A MAN has been jailed today for three years and eight months for killing another motorist in a collision on the A34 at East Ilsley.
Lewis Stratford, aged 24, admitted to using his mobile phone to make a series of "emotional phone calls" prior to and at the time of the collision on June 11 last year.
Stratford's Vauxhall Corsa collided into the central reservation and crossed onto the opposite carriageway colliding head-on with a BMW shortly before 10pm.
The driver of the BMW, 28-year-old Gavin Roberts, sustained life-threatening injuries and died in hospital four days after the incident.
Stratford, of Field Avenue, Oxford, pleaded guilty to causing death by dangerous driving and was sentenced at Reading Crown Court today (Friday).
Following the sentencing, senior investigating officer Sgt Beth Walton, from the Serious Collision Investigation Unit, said: "This case tragically evidences that distractions whilst driving do have and will continue to have catastrophic consequences, unless there is a change in some driver's attitudes.
"A combination of speed, mobile phone distraction and emotions in this case led to the collision and loss of Gavin Roberts' life, a young man with everything to live for. His family and friends lives shattered by his loss.
"This collision was preventable and would never had happened if Lewis Stratford had made different choices that night.
"His life has been affected, his life changed forever and the impact of his prison sentence and driving disqualification will continue to affect his life following his release.
"I hope the sentence today, and a change in law to increase penalties which came into place this week, will further highlight how seriously these offences will be taken and should encourage motorists to think twice before speeding and picking up the phone.
"Whilst today's sentencing will never bring Gavin back, I hope it will allow his family and friends to have a sense of closure and enable them to continue through their grief at this difficult time.
"I would ask people to think, think about the consequences I've mentioned, if you speed, if you use your mobile phone whilst driving then stop doing it and encourage those that you know who also do it, to stop."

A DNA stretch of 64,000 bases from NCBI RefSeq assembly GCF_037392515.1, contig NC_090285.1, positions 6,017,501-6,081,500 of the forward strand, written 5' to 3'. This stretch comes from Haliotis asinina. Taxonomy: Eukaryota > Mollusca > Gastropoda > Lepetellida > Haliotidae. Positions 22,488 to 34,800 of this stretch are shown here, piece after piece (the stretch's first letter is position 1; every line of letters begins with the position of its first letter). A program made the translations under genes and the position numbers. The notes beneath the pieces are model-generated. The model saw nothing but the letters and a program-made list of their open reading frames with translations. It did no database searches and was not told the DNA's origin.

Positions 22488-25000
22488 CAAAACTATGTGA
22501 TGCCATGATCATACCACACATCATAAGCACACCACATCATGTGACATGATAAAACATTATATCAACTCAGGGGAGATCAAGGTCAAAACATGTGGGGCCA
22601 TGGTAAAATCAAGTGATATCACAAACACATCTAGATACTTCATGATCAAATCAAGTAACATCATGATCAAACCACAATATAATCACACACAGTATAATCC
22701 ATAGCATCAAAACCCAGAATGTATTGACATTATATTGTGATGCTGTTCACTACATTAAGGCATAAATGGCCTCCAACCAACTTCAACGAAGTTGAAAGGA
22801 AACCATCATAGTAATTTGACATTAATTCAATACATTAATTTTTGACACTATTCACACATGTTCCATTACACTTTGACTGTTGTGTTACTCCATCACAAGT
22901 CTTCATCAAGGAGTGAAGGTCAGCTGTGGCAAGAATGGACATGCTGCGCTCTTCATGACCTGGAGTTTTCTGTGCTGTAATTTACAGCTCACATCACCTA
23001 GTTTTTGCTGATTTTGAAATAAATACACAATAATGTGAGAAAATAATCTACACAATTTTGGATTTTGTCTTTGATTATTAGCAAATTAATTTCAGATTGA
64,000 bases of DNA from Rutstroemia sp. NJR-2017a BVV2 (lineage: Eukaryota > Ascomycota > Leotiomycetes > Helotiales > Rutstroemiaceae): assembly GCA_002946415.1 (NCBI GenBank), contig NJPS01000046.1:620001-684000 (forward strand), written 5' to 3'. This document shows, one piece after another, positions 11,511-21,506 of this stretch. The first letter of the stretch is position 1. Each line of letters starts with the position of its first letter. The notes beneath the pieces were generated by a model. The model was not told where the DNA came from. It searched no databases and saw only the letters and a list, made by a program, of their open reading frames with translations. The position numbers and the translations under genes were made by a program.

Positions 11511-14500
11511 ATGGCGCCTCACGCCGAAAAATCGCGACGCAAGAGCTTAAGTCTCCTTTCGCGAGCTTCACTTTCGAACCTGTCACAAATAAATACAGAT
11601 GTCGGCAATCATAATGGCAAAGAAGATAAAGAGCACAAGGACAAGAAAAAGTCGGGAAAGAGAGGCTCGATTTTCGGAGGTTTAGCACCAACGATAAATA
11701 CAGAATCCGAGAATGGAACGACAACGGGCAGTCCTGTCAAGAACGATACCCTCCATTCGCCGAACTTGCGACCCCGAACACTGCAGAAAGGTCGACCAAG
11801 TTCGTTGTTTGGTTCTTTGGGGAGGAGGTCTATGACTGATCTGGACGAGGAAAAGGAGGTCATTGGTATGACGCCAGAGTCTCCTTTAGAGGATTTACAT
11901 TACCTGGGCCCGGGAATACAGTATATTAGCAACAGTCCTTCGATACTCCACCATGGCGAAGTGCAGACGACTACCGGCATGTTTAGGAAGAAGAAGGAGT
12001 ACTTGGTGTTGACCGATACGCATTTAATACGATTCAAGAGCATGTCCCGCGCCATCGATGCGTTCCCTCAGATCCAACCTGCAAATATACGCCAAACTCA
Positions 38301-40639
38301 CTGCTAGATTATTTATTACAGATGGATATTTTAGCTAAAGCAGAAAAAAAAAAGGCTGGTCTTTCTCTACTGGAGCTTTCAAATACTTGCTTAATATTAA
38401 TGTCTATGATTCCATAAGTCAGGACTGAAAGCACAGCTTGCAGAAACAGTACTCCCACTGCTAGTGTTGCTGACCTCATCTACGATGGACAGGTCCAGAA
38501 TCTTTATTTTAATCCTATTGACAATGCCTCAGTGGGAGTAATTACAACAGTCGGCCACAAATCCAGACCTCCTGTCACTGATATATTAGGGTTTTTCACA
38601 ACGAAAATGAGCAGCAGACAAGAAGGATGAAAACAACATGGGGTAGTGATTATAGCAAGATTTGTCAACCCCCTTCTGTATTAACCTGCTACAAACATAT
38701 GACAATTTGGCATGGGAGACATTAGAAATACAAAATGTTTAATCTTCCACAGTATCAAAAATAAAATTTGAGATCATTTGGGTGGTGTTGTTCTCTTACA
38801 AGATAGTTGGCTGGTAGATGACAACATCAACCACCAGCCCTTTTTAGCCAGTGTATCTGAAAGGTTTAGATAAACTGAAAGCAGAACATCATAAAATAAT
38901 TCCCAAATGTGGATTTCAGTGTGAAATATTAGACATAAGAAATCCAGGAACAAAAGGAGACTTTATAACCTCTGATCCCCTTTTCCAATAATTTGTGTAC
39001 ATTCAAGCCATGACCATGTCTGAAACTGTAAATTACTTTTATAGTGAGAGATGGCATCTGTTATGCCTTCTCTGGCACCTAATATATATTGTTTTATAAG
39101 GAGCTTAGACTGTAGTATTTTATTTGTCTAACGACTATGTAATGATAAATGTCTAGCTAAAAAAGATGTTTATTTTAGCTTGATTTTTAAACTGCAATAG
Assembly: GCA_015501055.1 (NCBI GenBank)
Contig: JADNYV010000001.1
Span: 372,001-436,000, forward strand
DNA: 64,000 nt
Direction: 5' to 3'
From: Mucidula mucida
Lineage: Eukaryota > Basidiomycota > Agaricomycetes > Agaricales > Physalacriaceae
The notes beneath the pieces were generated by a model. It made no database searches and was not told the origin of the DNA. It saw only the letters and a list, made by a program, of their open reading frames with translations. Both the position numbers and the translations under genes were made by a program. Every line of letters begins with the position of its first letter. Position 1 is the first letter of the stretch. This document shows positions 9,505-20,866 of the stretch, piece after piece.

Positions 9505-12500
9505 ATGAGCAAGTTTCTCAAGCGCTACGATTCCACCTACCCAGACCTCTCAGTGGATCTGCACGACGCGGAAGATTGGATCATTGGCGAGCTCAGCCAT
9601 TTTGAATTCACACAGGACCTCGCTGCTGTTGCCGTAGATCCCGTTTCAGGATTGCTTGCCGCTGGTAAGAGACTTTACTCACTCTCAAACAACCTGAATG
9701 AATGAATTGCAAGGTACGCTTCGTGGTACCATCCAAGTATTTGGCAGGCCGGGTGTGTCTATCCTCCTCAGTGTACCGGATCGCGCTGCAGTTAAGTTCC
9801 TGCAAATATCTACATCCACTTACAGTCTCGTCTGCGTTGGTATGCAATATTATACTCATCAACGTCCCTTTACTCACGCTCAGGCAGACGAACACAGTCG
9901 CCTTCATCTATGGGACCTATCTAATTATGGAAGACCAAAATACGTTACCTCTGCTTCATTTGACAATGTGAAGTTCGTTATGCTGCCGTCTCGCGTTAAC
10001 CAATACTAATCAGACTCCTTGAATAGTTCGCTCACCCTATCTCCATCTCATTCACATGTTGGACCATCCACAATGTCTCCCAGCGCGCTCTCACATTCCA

Chief Crown Prosecutor for Thames and Chiltern Crown Prosecution Service (CPS), Adrian Foster, said mobile phone evidence determined that Stratford had been engaged on a phone call on his mobile phone immediately before, during and after the collision.
He added: "This is a tragic waste of Gavin's life, caused by inattention and distraction, and could have been avoided.
"Stratford answered 'no comment' in his police interview, but on Tuesday, 24 January 2017, at Reading Crown Court, due to the strength of evidence against him, and recognising that justice had caught up with him, he pleaded guilty to causing death by dangerous driving.
"This case highlights the serious consequences of failing to be alert when driving. Holding a driving licence brings with it a high degree of responsibility that should always be at the forefront of every driver's mind. Mobile phones must not be used by drivers, under any circumstances, as they are a lethal distraction, which, as this case demonstrates, leads to untold misery.
"I hope that the conviction and today's sentence will in some way help the family and friends of Mr Roberts to come to terms with this tragic event. My thoughts are very much with them all at this time."
Following the fatal crash a petition was launched by Mr Roberts' partner Meg Williamson calling for the speed limit to be reduced from 70mph to 50mph on the dual carriageway.
The petition has so far gained more than 2,400 signatures.
In a statement Mr Roberts' father Geoff, said: "The last time I saw my son, Gavin, was three months before he died when we spent three days in Dublin together. I was on a trip to Ireland from our native Australia and he came to meet me. We had a good time. We always did. He was a great mate to me.
"He was a good mate to other people too. Gavin made friends easily, that's who he was. Every day he was in England he called friends and family in Australia, keeping in touch with everyone, seeing how they were.
"The last contact I had with him was the day before he died when I had booked a trip to Europe which included four days in London. I emailed him to ask what we could do together during that time. I never got a reply.
"I knew I would miss him when he told me he was moving from our home in Wollongong, to England to work as an electrical engineer. He started work in February 2016. He was on his way to work four months later when his car was hit by another car in a head-on crash.
"Friends in England called my older son, Nathan, to tell him about the collision and he told me. Hours later we were on a plane from Australia to see Gavin.
"Gavin's injuries were so bad that days later we had to make the decision to switch off the life support.
"Gavin's friends in England were wonderful to us and looked after us. Later in Australia we held Gavin's funeral. It was overwhelming how many people were there. Gavin wasn't a politician or a famous person but people liked him, they really liked him. Everyone wanted to pay their respects to him.
"He was a great guy, a delightful person. I am very proud that he was my son.
"At his funeral I found out that Gavin had made a pact with his brother to return to Australia after a couple of years in England so that in the future the two of them could bring up their kids together.
"My son died because the other driver was using his mobile phone."